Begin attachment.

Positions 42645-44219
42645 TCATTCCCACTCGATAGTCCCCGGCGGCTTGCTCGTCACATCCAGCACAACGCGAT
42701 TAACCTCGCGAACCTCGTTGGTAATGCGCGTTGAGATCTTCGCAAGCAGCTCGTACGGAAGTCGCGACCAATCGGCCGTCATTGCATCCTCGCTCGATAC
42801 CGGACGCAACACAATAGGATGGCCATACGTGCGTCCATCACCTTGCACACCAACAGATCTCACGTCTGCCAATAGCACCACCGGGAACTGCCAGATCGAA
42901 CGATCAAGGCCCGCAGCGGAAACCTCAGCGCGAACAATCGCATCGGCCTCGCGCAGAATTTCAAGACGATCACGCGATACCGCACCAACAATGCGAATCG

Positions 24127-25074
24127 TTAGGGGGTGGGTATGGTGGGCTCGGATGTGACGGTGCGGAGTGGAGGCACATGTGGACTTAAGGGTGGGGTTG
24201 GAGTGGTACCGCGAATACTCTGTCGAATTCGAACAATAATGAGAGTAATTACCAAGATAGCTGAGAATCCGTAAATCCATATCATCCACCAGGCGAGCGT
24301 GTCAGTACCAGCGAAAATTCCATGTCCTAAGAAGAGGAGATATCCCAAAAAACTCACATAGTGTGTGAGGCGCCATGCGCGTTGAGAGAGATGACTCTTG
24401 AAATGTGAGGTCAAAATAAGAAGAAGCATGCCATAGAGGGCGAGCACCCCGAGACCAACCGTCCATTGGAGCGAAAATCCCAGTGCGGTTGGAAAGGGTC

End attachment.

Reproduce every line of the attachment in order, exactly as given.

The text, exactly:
Positions 42645-44219
42645 TCATTCCCACTCGATAGTCCCCGGCGGCTTGCTCGTCACATCCAGCACAACGCGAT
42701 TAACCTCGCGAACCTCGTTGGTAATGCGCGTTGAGATCTTCGCAAGCAGCTCGTACGGAAGTCGCGACCAATCGGCCGTCATTGCATCCTCGCTCGATAC
42801 CGGACGCAACACAATAGGATGGCCATACGTGCGTCCATCACCTTGCACACCAACAGATCTCACGTCTGCCAATAGCACCACCGGGAACTGCCAGATCGAA
42901 CGATCAAGGCCCGCAGCGGAAACCTCAGCGCGAACAATCGCATCGGCCTCGCGCAGAATTTCAAGACGATCACGCGATACCGCACCAACAATGCGAATCG

Positions 24127-25074
24127 TTAGGGGGTGGGTATGGTGGGCTCGGATGTGACGGTGCGGAGTGGAGGCACATGTGGACTTAAGGGTGGGGTTG
24201 GAGTGGTACCGCGAATACTCTGTCGAATTCGAACAATAATGAGAGTAATTACCAAGATAGCTGAGAATCCGTAAATCCATATCATCCACCAGGCGAGCGT
24301 GTCAGTACCAGCGAAAATTCCATGTCCTAAGAAGAGGAGATATCCCAAAAAACTCACATAGTGTGTGAGGCGCCATGCGCGTTGAGAGAGATGACTCTTG
24401 AAATGTGAGGTCAAAATAAGAAGAAGCATGCCATAGAGGGCGAGCACCCCGAGACCAACCGTCCATTGGAGCGAAAATCCCAGTGCGGTTGGAAAGGGTC